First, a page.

The federal government is conducting hearings on the legal status of marijuana that could result in a marked increase in the prevalence of substance use disorders. It seems that the predominant voice being heard is that of lobbyists in favor of legalization, decriminalization, and medicalization. As a medical educator familiar with the voluminous literature on addictions, I am concerned. Of course, making criminals of people for inhaling the smoke of a common weed is irrational. And yes, by legalizing and regulating drugs such as tobacco and alcohol we eliminate the black market and monetary incentive for criminals.
What’s needed now is an exploration of the other side of the argument. This brief column will not be balanced. As a person recovering from addiction (yes, one of the drugs was marijuana), a physician specializing in addictions, and a father of teens, I am biased. But we physicians need to offer some cautionary notes if the factors that determine drug use in Canada are about to be changed.
The cannabinoid receptor and its natural ligand, anandemide, has been isolated. A cannabinoid antagonist has been developed that, when administered to marijuana dependent rats, precipitates immediate withdrawal syndrome. There is no question as to whether marijuana is addictive by whatever set of diagnostic criteria one chooses. Its addictive potential is about the same as alcohol; 8% to15% of adults who smoke it will develop addiction or dependence.
Though 9DTHC has pharmacological properties as an analgesic, antinausiant, or appetite stimulant, numerous expert reviews, including the Institute of Medicine and the Canadian Society of Addiction Medicine, conclude that smoked marijuana does not meet the test of safety, efficacy, or predictable delivery required for approval as a prescription drug.
There are safer, more effective treatments available for all conditions for which marijuana is being proposed. Smoked marijuana has been documented to interfere with cellular immunity and to introduce fungal spores such as aspergillus into the airways of hosts who may be already immunocompromised. Smoked marijuana releases the same carcinogens found in smoked tobacco. Chronic cannabinoid use is known to cause psychiatric illnesses and to exacerbate pre-existing psychiatric disease. Though its adverse effects on the fetus are unknown, cannabis smoking has been shown to cause small-for-date and premature babies.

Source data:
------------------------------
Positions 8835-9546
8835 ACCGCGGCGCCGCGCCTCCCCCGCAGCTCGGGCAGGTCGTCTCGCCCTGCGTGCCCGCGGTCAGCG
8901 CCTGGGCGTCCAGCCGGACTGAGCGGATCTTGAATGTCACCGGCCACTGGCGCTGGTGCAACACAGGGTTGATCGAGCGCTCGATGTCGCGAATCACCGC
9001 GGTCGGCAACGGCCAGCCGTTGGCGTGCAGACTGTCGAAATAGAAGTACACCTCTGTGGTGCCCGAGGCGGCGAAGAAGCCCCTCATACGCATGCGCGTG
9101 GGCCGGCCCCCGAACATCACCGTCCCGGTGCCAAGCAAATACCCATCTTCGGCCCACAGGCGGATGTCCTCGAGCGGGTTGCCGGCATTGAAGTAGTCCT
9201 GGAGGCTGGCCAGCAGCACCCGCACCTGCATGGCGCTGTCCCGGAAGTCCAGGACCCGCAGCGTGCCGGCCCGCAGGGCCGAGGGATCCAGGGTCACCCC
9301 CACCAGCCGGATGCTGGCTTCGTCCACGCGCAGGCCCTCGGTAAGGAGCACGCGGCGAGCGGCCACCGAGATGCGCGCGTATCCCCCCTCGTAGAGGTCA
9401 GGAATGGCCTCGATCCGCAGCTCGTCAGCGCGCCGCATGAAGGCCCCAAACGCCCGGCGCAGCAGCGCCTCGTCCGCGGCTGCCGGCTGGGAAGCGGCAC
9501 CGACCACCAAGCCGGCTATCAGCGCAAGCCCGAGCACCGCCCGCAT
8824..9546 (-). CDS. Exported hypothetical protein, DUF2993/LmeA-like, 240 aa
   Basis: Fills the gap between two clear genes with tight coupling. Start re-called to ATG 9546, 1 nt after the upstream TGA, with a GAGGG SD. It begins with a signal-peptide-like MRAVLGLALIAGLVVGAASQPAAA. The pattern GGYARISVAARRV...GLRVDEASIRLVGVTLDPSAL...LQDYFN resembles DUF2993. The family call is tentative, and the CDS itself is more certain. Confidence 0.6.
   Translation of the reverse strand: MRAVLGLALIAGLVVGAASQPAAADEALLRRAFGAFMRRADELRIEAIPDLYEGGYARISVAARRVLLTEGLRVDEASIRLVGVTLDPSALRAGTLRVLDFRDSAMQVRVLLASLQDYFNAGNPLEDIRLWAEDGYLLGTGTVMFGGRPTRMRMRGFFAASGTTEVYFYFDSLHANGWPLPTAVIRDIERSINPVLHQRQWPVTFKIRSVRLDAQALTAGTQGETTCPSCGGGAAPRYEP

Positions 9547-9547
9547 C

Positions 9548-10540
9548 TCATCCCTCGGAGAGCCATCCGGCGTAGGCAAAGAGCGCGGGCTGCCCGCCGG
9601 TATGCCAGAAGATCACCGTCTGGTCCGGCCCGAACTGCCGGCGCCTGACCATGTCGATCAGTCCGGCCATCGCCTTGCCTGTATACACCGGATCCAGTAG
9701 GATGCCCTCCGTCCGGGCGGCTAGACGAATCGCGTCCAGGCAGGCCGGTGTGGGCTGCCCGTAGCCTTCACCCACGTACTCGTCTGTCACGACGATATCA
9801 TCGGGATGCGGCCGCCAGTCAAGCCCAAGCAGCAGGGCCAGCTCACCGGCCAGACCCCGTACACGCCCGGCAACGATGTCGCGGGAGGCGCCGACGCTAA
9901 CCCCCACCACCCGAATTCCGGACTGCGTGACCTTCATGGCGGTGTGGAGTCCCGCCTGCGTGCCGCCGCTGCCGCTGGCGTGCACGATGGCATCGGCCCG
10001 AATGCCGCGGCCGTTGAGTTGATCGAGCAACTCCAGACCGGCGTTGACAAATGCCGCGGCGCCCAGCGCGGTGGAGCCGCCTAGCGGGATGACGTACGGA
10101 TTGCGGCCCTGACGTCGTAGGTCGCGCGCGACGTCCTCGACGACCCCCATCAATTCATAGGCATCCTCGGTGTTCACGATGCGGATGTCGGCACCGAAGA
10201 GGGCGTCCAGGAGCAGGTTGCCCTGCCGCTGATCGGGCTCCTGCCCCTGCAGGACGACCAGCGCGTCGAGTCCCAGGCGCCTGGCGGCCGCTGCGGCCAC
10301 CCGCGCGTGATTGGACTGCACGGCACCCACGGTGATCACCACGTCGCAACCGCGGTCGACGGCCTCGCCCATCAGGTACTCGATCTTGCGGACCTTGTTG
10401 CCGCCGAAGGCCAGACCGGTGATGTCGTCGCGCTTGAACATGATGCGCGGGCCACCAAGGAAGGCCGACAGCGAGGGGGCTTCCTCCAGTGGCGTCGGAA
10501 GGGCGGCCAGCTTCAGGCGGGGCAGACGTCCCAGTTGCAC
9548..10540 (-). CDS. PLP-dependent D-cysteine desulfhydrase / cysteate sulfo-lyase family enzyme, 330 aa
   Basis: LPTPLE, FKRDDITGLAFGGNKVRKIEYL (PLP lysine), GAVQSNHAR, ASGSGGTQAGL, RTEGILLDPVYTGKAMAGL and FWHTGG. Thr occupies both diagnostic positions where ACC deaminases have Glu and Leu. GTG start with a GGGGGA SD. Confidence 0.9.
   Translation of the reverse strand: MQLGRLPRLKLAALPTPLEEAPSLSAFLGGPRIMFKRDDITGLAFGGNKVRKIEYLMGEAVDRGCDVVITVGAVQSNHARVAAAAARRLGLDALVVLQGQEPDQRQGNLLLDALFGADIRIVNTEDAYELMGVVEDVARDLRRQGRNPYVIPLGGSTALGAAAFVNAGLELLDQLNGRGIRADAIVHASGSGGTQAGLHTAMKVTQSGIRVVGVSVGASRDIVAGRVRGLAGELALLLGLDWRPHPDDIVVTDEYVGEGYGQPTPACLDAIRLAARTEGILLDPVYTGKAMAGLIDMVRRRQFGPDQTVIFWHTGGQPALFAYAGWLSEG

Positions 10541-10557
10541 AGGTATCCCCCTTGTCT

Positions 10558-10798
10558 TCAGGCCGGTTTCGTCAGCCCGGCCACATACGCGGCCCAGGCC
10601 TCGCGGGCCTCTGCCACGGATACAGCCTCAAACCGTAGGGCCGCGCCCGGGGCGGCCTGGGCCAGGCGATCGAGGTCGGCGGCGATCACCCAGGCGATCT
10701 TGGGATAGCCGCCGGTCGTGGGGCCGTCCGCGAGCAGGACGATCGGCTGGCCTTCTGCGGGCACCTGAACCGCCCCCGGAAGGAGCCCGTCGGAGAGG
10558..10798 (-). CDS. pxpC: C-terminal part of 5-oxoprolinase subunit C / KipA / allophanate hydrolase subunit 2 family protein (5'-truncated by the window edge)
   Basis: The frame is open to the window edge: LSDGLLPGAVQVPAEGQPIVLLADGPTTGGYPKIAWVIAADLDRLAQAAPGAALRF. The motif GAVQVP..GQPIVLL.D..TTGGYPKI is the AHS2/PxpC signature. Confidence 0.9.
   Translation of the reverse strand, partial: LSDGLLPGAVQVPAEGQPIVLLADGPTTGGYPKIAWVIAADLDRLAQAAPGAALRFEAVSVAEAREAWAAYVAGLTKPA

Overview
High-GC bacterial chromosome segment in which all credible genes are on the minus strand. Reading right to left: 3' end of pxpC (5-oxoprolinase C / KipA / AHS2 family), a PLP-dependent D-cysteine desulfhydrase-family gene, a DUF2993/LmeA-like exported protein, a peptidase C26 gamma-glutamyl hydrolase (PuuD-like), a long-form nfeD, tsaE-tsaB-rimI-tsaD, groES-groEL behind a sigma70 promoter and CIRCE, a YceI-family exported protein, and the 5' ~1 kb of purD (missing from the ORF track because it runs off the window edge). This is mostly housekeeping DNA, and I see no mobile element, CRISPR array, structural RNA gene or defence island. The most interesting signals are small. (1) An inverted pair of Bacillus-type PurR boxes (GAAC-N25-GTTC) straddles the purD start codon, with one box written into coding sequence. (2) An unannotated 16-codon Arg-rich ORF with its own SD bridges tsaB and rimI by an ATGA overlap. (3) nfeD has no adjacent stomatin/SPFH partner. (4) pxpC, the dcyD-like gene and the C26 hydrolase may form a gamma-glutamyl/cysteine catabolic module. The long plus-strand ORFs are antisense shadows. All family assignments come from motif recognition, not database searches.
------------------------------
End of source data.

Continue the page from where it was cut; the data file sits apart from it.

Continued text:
But the preceding concerns are less serious than the risk posed to adolescents by this drug. Marijuana use by BC secondary students has increased from 25% in 1992 to 40% in 1999. Imaging studies, cognitive tests, and psychometric testing show marijuana impairs function of those parts of the brain responsible for memory, learning, and coordination. Even casual use of marijuana causes demonstrable learning deficits. Adolescents who use marijuana are much more likely to drop out of school. Although proof of the gateway effect is impossible, adults addicted to heroin or cocaine are many times more likely than age-matched peers to have smoked pot in early adolescence. Introduction of a fat-soluble, long-acting drug that interferes with crucial learning, emotional maturation, and identity formation into the adolescent brain can have long-lasting consequences.
Use of any mood-altering substance by a society is influenced by a dynamic balance of many factors including legal status, stigma, societal norms, peer group behavior, availability, pricing, perceived benefits, and potential consequences. We know from experience the effects of manipulating some of these variables. Contrary to current myth, prohibition did work, in that there was a dramatic reduction of documented alcohol-related morbidity and mortality during the prohibition years. Holland saw a dramatic increase in adolescent marijuana use when defacto decriminalization of marijuana was introduced, while North American youth were decreasing their pot smoking. The argument that alcohol and tobacco are more dangerous than marijuana, when used as justification for legalization, falls flat if we consider the price we have paid for these other drugs. Should we now add another?
—Ray Baker, MD
Chair, Committee on Addiction Medicine